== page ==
Nearly three in ten UK adults (29%) say they do not have a pension, according to new research, with big regional differences in pension ‘haves’ and ‘have nots’.
A survey conducted by Opinium for interactive investor, the flat fee pension provider, found that while 52% of people have “at least one” and 17% have “several” pensions, a significant group equivalent to around 15 million* UK adults do not have a pension at all, with 3% of respondents saying they don’t know if they have one.
Younger adults were more likely to say they don’t have a pension, with 35 per cent of 18- to 34-year olds saying they don’t have one, compared with 31 per cent of 35- to 54-year olds and 22 per cent of those aged 55 or older.
Women are more likely than men to say they don’t have a pension, with 31 per cent of women and 26 per cent of men replying that they don’t have any retirement savings of their own.
Regionally, people in the North East are least prepared for retirement, with 44% saying they do not have a pension. People in the East and West Midlands were next least likely to say they don’t have a pension, at 34% each.
The regions where people are least likely to say they don’t have a pension are Northern Ireland (18%) and Scotland (22%).
PENSIONS BY REGION:
|Region||% of adults who say they don’t have a pension|
|Yorkshire and Humberside||24|
|East of England||25|
Broken down by city, Nottingham (41%), Newcastle (39%) and Liverpool (38%) were the cities with the highest number of people without a pension.
|City||% of adults who say they don’t have a pension|
Becky O’Connor, Head of Pensions and Savings at interactive investor, said: “The high proportion of people who say they do not have a pension in this survey is deeply worrying.
All adults, of any age, in any region and whether man or woman should have a pension.
“The findings should concern government and industry as it suggests the problem of poverty in old age will steadily worsen over the coming decades, particularly as more generous defined benefit pensions become a thing of the past and today’s army of self-employed people, who are less likely to have a pension, reach a point where they stop work. Even those with defined contribution workplace pensions may find their pot doesn’t generate enough income in retirement.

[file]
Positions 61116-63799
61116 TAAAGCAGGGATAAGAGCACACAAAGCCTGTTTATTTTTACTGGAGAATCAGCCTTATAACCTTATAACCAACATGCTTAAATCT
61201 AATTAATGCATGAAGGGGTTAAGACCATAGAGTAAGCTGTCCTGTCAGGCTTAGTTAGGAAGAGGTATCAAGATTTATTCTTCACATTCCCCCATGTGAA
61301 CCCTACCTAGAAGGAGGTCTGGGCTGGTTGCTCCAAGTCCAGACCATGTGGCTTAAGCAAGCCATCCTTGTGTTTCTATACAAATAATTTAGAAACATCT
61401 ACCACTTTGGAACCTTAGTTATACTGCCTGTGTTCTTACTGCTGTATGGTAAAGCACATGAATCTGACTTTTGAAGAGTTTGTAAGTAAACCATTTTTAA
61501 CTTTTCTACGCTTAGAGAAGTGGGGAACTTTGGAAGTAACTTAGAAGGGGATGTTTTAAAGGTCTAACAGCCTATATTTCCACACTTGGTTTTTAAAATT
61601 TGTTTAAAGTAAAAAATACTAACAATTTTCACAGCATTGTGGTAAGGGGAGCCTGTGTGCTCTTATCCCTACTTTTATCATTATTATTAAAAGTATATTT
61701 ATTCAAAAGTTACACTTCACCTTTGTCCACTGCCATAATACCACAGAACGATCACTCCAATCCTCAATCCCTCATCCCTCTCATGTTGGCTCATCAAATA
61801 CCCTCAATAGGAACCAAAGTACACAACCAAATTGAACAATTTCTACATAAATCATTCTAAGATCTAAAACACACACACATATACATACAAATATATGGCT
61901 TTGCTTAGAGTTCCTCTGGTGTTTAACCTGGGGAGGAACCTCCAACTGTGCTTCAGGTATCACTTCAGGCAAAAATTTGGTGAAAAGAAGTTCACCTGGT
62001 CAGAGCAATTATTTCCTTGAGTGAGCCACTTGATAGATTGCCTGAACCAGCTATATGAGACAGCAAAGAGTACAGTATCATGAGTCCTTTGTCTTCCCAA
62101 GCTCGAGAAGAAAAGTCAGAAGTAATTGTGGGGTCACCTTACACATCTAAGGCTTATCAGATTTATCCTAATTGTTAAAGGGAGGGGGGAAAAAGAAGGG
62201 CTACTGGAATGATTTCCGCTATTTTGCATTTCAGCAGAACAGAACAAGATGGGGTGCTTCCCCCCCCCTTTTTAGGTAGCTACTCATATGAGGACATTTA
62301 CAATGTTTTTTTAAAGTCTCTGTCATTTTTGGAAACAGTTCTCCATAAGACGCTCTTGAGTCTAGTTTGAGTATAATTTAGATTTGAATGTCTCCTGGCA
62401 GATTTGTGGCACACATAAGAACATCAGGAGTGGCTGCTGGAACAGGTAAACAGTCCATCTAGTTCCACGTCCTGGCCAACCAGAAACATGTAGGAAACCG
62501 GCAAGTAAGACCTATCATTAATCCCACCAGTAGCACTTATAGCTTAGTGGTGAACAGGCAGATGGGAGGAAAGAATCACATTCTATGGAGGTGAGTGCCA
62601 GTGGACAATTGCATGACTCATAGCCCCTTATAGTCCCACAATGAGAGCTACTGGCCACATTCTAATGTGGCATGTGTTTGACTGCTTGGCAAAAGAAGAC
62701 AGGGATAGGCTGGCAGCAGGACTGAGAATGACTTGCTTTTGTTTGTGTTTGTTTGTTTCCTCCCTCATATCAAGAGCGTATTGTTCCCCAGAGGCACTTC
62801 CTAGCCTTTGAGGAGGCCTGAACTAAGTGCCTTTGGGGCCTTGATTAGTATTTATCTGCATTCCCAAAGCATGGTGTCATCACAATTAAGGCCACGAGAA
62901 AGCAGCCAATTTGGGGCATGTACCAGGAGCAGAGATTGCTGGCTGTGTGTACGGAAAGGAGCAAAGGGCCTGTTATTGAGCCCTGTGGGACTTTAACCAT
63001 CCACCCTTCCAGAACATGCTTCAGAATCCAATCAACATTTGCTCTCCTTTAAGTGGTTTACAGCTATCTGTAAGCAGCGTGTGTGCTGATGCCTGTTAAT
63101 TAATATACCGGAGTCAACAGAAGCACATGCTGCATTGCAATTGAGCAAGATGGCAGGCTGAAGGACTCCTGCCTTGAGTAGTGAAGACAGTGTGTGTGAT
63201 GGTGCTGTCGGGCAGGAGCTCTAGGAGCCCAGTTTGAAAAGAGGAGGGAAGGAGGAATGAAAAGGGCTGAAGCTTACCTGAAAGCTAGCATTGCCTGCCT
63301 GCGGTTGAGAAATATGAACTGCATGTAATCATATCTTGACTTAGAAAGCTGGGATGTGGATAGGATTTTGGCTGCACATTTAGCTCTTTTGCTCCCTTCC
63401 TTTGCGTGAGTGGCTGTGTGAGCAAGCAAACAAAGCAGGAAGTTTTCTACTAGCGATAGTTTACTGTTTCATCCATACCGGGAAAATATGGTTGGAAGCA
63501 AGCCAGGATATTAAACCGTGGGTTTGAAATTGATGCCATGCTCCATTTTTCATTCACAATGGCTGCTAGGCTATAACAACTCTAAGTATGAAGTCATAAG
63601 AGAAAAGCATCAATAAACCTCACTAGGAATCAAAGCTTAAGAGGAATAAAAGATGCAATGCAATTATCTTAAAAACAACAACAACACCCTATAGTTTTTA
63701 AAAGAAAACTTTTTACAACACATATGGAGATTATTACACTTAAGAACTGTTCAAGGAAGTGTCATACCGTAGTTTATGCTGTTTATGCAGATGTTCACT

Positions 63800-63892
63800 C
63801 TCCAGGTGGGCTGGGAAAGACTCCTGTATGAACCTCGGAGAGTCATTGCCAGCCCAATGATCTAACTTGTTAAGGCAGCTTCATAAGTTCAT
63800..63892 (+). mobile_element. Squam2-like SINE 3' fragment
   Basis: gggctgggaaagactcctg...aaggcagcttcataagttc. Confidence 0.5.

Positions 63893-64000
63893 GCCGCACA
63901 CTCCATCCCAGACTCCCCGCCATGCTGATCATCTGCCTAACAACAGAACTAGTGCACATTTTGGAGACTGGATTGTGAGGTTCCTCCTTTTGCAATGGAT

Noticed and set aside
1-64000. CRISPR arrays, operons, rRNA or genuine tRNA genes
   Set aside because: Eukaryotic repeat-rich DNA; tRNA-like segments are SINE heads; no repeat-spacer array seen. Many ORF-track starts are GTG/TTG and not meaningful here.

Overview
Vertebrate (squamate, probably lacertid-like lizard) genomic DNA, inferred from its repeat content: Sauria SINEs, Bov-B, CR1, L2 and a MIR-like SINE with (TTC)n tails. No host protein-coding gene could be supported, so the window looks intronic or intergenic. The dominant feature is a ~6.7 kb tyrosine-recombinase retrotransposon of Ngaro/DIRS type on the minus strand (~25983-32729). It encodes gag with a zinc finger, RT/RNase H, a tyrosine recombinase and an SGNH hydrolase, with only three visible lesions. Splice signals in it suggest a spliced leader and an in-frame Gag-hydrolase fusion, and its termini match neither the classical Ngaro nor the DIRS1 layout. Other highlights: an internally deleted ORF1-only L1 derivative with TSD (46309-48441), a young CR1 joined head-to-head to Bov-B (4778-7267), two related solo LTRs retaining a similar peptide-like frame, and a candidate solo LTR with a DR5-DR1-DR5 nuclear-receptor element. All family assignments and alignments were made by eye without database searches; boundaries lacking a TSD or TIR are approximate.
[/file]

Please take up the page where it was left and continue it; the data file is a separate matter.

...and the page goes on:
Based on this evidence of a lack of private pension provision, any moves to cut incentives to save for the future, such as pension tax relief, would not seem wise. The Government would only have to pick up the bill in the form of higher benefit payments later on, if people have nothing of their own to fall back on when they retire. Equally the findings underscore the need for the protection of the state pension through the triple lock.”
Regional pension inequalities
“The research suggests that the issue of not having a pension is not confined to any one particular group, but across all age ranges and across the country. However younger people and people living in the North East and the Midlands are more likely to say they don’t have a pension.
“There are clear regional and local disparities. There is a high proportion of people in the North East (44%) relative to other regions who don’t have a pension, while at the other end of the scale, less than one in five (18%) of people in Northern Ireland say they don’t have a pension. These differences may reflect decades of employment and income trends in different parts of the country and are likely to be exacerbated by the impact of the pandemic.”
Age and gender
“Younger people may be more likely to say they don’t have a pension because they don’t yet earn enough to be auto-enrolled or because they have opted out, yet the early years of pension saving are the most beneficial, so the concern is that those who are not putting anything aside yet for their future may not be able to generate a big enough pot later on.
“Women are less likely to have a pension as they have historically spent less time in the workplace. Older women may also have missed out on auto-enrolment and so worked but without benefiting from a pension from their previous employers.
“If you don’t have any kind of workplace or personal pension provision but you are working, either on an employed or self-employed basis, it’s really important to put aside whatever you can each month for when you stop working. As long as you are working, don’t feel it’s too late. Also, there’s no such thing as too little. Something is better than nothing.
“The full new state pension currently provides an annual income of £9,110, which may be less than you are used to living on. You’ll only get that if you have 35 full years of contributions – if you don’t work for 35 years, your entitlement could be even lower. Also bear in mind that if you are renting and likely to still be renting into retirement, you’ll need enough pension income to pay rent, too.”